Our hungry manufacture and easy bestowal of fame (with its twin illusions of accessibility and inaccessibility) is a kind of communion: it brings the gods close and makes them edible. In the words of my four-year-old son, “Stars are farther than outer space. They are farther than South America. They are in Russia”—a remark that, despite the decrescendo and uncertainty of its geography, rather effectively expresses the idea that glamour and mystery are so elusive, quick, arbitrary, and surprising as to be found residing nearer by than one might think. (Although nearer by may also turn out to be far.)
No one knows this better than the American novelist. From Henry James to Scott Fitzgerald to Joyce Carol Oates, the dramatic effect of the (often newly) glamorous boy or girl next door upon the lives of ordinary citizens in proximity—and vice versa—is a story American writers have returned to repeatedly, pilgrims to a shrinelike trough. Such a story may be one of demise (The Great Gatsby or Oates’s Black Water) or of semi-demise (The Portrait of a Lady), or it may have a menacing beam of satire relighting its events, as in Oates’s astonishing new novel, Broke Heart Blues. In such a novel the extraordinary and the ordinary exchange fates, trade secrets, and—in Oates—locker combinations, for the fevered, hierarchical world of adolescence (Foxfire, You Must Remember This, Because It Is Bitter and Because It Is My Heart, as well as her most famous short story, “Where Are You Going, Where Have You Been?”) is Oates’s great muse.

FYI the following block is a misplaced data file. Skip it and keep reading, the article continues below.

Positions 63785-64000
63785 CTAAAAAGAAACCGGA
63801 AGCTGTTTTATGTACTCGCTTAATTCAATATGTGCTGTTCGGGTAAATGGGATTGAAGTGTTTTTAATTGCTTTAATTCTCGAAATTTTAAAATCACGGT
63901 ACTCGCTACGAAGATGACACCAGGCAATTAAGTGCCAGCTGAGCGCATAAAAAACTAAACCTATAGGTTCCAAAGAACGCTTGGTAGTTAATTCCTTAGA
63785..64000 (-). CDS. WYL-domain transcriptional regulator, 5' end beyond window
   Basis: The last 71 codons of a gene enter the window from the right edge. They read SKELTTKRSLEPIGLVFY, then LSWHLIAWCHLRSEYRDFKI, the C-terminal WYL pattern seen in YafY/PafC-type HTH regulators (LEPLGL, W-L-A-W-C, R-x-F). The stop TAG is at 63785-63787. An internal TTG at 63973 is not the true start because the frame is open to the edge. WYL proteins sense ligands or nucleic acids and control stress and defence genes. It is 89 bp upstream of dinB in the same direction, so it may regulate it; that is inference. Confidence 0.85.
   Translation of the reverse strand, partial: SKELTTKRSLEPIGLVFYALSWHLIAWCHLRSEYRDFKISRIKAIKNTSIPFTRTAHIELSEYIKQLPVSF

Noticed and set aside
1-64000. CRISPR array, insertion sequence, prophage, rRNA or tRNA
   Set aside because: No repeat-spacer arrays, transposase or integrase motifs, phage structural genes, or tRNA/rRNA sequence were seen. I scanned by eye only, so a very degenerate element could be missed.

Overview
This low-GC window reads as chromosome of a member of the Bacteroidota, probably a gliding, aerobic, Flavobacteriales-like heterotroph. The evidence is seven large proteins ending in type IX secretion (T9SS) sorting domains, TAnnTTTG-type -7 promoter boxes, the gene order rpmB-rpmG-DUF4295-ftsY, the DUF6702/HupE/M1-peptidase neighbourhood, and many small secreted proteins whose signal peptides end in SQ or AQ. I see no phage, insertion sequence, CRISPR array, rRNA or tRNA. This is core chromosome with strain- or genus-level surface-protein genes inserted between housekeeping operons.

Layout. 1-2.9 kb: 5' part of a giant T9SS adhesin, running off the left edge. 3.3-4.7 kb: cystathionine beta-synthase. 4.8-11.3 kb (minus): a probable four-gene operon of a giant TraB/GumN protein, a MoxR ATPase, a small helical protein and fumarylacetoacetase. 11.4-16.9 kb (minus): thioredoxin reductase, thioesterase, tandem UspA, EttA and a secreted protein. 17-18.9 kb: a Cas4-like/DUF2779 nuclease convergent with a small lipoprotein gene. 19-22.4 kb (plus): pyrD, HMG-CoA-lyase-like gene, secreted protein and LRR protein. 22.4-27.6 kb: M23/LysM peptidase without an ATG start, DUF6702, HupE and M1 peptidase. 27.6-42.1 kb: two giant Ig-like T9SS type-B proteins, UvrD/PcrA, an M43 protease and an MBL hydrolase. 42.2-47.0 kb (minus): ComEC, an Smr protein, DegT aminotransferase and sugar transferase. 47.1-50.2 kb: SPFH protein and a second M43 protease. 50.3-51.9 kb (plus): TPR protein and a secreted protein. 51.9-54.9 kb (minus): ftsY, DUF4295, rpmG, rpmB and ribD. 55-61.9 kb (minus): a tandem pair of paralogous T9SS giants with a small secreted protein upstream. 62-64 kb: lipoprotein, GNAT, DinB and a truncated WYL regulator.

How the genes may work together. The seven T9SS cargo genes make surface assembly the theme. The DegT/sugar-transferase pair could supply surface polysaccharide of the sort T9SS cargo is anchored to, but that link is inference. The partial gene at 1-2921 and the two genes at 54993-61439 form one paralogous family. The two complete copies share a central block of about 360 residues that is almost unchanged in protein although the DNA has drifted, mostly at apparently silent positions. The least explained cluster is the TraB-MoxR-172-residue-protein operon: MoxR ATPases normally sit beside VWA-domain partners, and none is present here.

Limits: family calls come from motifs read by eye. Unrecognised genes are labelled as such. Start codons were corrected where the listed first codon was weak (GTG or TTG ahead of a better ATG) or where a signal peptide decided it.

Broke Heart Blues is about the machinery of celebrity, local and otherwise, especially the local celebrity-making machine that is the American high school. (Every star needs a trapped and intoxicant-inclined audience.) Within that setting it is the story of a teenager named John Reddy Heart, who as a boy moves to the affluent Buffalo, New York, suburb of “Willowsville” with his sister, brother, grandfather, and mother, Dahlia, a Las Vegas blackjack worker, who has somehow—dare the neighbors ask?—inherited a mansion from a Colonel Edgihoffer, a local widower turned deceased gambler. It is the 1960s—in Willowsville an outpost of the 1950s—and the Hearts arrive to this tartan plaid town of Pendleton and Jonathan Logan stores like characters from a David Lynch film, figures of demented glamour, misfittedness, and sex. A platinum blonde along the lines of Lana Turner, Dahlia Heart (dubbed “the White Dahlia”) dresses only in white, wears sunglasses even at dusk, and is the object of salacious rumor and speculation. In less than three years she brings about a Lana Turner- type scandal as well: her son is arrested and tried for the shooting death of a prominent local businessman and brute named Melvin Riggs, who was also Dahlia’s (married) lover. Her son’s defense is that he was protecting his mother from Riggs’s murderous fists.
At this point, if not before, the handsome John Reddy Heart becomes a high school pop hero and psychosexual mascot. He is both local and…
This article is available to online subscribers only.
Please choose from one of the options below to access this article:
Purchase a print premium subscription (20 issues per year) and also receive online access to all content on nybooks.com.
Purchase an Online Edition subscription and receive full access to all articles published by the Review since 1963.
Purchase a trial Online Edition subscription and receive unlimited access for one week to all the content on nybooks.com.